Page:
A WRECKING ball will run through most of Wodonga West Primary School after a $3.8 million upgrade was confirmed yesterday.
The original Lawrence Street school was built in 1958 out of light timber designed to last only 25 years and has been left in a state of disrepair.
But long-sought Victorian government funding, part of today’s state budget, will be made available for an upgrade after July 1.
Principal Jocelyn Owen said works to replace two of the school’s buildings would start as soon as possible afterwards, with a master plan already drawn up.
“It’s not that difficult to get the ball rolling,” she said.
“It’s a matter of getting it out to tender and getting a big black ball.”
Ms Owen said the promised money came after six years of “very strong lobbying” on behalf of the school’s leadership and council.
She said it would be used to build new classrooms, administration areas, toilets and an art and music precinct.
The school’s $3 million federally funded learning space, built as part of Labor’s Building the Education Revolution project in 2010, will remain.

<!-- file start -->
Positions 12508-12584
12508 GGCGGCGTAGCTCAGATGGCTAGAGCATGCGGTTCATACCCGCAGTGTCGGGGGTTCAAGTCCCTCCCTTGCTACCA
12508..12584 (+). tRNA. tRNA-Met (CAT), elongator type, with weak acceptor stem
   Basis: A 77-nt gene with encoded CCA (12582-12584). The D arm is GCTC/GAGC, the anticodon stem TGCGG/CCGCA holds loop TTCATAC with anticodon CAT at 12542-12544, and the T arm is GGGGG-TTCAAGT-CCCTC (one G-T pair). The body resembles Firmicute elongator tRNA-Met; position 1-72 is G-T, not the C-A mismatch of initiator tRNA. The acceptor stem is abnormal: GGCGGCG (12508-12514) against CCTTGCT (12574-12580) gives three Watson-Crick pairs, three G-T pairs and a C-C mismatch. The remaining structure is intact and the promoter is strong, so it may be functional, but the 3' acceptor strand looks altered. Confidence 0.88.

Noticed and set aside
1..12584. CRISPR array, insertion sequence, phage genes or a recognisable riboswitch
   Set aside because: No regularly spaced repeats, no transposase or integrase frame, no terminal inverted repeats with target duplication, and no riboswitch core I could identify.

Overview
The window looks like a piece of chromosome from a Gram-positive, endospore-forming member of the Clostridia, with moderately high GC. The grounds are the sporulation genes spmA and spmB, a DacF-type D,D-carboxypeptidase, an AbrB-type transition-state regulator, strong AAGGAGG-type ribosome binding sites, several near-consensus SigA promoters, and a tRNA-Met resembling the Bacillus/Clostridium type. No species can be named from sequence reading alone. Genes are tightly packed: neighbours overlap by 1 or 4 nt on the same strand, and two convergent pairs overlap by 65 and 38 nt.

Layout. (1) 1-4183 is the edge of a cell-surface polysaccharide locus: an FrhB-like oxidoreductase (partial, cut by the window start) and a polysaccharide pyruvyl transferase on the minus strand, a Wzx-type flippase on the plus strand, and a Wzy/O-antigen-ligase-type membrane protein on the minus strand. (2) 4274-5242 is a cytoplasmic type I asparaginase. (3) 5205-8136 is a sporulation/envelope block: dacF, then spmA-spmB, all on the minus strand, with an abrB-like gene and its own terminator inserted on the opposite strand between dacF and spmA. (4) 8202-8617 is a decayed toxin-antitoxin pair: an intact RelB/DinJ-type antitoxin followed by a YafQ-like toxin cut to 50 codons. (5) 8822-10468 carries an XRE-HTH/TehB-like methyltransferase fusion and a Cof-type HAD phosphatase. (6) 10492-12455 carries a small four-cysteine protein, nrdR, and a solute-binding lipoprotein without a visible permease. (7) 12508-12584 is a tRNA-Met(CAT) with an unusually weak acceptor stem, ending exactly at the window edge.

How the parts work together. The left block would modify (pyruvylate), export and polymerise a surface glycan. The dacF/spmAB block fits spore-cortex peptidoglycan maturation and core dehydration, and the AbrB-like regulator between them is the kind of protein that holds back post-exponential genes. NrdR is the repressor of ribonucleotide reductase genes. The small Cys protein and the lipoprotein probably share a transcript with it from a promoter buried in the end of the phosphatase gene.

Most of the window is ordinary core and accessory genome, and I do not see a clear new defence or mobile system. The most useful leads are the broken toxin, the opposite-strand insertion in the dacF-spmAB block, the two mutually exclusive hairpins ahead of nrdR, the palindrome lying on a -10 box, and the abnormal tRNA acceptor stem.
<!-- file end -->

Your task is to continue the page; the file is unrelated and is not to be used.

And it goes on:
“It’s certainly time to upgrade the facilities to be state-of-the-art and reflect the school’s modern teaching practices,” Ms Owen said.
Although the amount was less than the $6 million requested, she said she believed it would cover the entire upgrade
The school has the option to manage the project itself, have the government do it or to share the responsibility.
At this stage, Ms Owen said it was likely the school would take it on, a move that was praised by member for Benambra Bill Tilley.
Mr Tilley said this meant fewer administration costs, leading to less funding being required.
“We’ve empowered the school to make the decisions that are important,” he said.
“It saves the taxpayer money and means they can build a bigger, brighter school the way they want.”
Mr Tilley said parents had put children into more modern schools in recent years.
Wodonga West had gone from a peak enrolment of 700 students to less than 300 last year.
“This will see it back to what many remember as a great little school,” he said.
It would modernise facilities and ensure students had access to a high-quality learning environment.